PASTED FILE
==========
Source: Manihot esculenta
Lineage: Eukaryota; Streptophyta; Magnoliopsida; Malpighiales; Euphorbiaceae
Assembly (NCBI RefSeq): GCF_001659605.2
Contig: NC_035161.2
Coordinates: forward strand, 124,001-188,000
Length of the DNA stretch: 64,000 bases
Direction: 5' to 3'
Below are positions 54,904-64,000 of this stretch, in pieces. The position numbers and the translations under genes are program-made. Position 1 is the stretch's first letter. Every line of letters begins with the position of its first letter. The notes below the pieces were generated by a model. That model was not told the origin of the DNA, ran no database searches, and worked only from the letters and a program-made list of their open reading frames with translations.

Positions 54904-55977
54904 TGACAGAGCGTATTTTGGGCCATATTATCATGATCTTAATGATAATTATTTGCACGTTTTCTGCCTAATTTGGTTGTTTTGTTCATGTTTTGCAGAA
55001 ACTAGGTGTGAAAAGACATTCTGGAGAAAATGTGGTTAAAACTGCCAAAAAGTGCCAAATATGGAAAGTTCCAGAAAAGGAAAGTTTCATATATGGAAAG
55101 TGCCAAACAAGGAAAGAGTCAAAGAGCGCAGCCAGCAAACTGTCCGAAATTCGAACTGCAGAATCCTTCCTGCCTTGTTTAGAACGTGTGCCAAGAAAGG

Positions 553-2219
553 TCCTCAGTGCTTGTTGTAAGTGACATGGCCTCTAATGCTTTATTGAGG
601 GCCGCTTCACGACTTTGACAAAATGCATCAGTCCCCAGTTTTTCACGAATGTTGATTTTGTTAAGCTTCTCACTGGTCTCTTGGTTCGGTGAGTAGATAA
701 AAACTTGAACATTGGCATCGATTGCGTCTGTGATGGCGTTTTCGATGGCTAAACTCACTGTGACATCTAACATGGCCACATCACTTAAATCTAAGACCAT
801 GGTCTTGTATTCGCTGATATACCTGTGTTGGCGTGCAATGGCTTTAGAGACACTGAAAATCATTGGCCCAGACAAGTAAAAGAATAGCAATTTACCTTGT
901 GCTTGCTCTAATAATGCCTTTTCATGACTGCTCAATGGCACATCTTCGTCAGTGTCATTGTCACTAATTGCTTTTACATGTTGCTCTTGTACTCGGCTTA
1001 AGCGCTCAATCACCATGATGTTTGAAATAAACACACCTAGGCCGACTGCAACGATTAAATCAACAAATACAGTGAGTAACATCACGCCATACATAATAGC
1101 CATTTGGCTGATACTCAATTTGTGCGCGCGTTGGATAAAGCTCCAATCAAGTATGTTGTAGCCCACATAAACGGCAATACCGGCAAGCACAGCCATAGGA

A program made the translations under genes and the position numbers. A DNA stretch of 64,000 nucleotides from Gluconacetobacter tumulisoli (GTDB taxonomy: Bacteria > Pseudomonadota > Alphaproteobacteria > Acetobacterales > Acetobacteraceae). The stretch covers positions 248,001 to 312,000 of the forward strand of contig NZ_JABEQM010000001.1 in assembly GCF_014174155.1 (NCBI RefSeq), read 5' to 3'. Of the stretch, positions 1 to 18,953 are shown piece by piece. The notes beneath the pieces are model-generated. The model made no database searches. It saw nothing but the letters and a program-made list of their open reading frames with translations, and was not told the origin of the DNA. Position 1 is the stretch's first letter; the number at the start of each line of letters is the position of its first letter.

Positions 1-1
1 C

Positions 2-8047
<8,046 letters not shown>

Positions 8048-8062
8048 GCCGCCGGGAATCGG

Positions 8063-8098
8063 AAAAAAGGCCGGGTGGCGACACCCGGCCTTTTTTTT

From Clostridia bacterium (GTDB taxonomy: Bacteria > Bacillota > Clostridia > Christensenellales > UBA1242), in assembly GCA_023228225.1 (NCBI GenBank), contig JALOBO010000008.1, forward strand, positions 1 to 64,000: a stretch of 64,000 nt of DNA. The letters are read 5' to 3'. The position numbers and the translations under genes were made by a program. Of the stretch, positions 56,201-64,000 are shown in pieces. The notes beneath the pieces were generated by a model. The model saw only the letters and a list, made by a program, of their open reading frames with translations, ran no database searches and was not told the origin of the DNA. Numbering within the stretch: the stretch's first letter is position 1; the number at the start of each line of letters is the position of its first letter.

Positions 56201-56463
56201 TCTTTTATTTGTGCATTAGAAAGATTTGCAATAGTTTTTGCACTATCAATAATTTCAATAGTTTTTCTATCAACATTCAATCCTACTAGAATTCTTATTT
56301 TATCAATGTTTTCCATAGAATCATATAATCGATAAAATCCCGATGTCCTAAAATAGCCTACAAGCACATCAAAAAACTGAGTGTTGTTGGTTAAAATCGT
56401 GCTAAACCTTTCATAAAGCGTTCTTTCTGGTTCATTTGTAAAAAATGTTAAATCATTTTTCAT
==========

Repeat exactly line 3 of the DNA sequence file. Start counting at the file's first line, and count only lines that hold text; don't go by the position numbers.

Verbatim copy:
Assembly (NCBI RefSeq): GCF_001659605.2